Jeff Flake, Complicity, and Political Courage
Jeff Flake announced his retirement from the United States Senate yesterday with a somber but powerful speech about the current state of affairs in our country. He spoke of the complicity of he and his fellow Republicans in bringing it about, and his disgust with himself and his colleagues for turning a blind eye to what they know to be destructive.
Flake has gained a reputation for being a somewhat vocal critic of the Trump administration, particularly after the August release of his book Conscience of a Conservative. After the release, Washington Post opinion columnist and former George W. Bush speechwriter Michael Gerson referred to the book-length critique of Trump, the Republican Party, and politics in general as “the single biggest act of political bravery in the Trump era.”
At the time, I wrote a letter to Gerson expressing my displeasure with his assessment. In that letter I said (among many other things):
If we let Republicans, by simply 'speaking out,' represent the 'single greatest act of political bravery' in the Trump era, then we're in serious trouble. They are the most powerful group in America and the most able to make positive change – even setting aside my feelings about their policy agenda. They should be held to that standard. Not a rhetorical standard that heaps praise upon them for words that they refuse to back up with action.
When I finished listening to Flake’s speech on the Senate floor I considered writing more of the same. But there isn't much point to that. On one hand, perhaps merely speaking the way that he did was enough to tank his primary chances – making it a sort of political courage after all. On the other, he won’t be running for re-election and if this spurs him to fourteen months of action he would not have engaged in otherwise, then it’s probably a win. Moreover, there was something in his speech that stuck with me and made me a little bit sad. Especially coming from a supposedly principled conservative:
"The principles that underlie our politics, the values of our founding, are too vital to our identity and to our survival to allow them to be compromised by the requirements of politics. Because politics can make us silent when we should speak, and silence can equal complicity.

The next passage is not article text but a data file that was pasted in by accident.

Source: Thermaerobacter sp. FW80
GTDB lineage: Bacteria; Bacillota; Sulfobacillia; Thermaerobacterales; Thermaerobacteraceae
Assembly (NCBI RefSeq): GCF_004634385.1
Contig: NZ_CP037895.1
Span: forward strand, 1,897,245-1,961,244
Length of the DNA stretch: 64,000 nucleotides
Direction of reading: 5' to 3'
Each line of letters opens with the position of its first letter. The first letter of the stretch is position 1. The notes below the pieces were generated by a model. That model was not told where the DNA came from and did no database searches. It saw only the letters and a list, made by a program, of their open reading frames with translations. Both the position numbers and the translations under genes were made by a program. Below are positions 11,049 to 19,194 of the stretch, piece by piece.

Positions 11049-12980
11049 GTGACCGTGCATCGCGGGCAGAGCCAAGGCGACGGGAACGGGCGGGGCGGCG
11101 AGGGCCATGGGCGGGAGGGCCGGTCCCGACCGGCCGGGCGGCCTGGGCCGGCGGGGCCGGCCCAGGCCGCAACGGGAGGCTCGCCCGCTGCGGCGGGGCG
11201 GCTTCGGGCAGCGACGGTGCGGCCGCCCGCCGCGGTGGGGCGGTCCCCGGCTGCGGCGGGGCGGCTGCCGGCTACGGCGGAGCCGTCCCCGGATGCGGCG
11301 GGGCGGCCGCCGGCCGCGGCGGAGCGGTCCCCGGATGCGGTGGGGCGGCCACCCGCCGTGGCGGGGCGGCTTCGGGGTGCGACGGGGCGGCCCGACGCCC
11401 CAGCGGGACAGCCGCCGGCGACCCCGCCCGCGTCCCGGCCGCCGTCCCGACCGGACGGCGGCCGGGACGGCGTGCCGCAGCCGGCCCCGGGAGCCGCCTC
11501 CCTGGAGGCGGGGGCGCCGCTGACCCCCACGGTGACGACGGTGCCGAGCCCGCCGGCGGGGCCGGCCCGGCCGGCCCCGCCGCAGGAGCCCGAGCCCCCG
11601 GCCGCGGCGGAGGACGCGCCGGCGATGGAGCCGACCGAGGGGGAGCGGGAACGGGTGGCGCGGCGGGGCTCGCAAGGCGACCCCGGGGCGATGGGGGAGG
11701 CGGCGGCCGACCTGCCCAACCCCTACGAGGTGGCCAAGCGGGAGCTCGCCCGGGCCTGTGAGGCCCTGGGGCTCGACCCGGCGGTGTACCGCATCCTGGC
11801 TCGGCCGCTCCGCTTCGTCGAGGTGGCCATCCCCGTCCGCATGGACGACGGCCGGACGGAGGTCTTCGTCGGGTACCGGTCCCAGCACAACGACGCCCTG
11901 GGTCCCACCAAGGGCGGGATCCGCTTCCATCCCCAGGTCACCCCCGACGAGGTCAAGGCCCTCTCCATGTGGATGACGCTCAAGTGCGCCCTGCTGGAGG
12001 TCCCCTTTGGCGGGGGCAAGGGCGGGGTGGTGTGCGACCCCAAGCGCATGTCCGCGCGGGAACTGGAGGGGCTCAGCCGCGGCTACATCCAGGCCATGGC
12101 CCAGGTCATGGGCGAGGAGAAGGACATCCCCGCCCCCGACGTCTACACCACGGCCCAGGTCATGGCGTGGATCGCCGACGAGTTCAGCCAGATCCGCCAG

I have children and grandchildren to answer to, and so, Mr. President, I will not be complicit or silent.
I decided that I will be better able to represent the people of Arizona and to better serve my country and my conscience by freeing myself from the political considerations that consume far too much bandwidth and would cause me to compromise far too many principles."
There’s a lot to admire in that passage – and in the entire speech – but the implication of that last paragraph is sad. Why can’t someone live by their conscience without removing political incentives from the equation entirely? Is that not a balance worth struggling to strike? What of the vast majority of Senators and other elected representatives who still have to weigh political considerations? Should we not expect their consciences to carry any weight either?
Again – to be clear – Flake’s speech was excellent. If the next year and change brings more speeches, active voting, and rigorous oversight, then it will be more excellent day by day. But I would like to see the Jeff Flakes left in Congress take, not just a rhetorical stand, but a political stand as well.
I would like to see the Jeff Flakes of the elected world defend their values in fiery speeches, refuse to resign, engage in aggressive oversight, give more speeches, vote their consciences, run for re-election, and fight like hell for votes while defending their positions for their merit. That would be political courage. I was going to write more along those lines but they would probably just be rehashing my thoughts from three months ago. Instead I’ll conclude with a conversation I had with a friend.
We were discussing Flake’s speech and how we wanted more from him and from other representatives. We concluded that in the meantime we would take what we could get.
"They are politicians, after all;” my friend said.
I replied: “And what can you expect from a politician? Certainly no more than you ask.”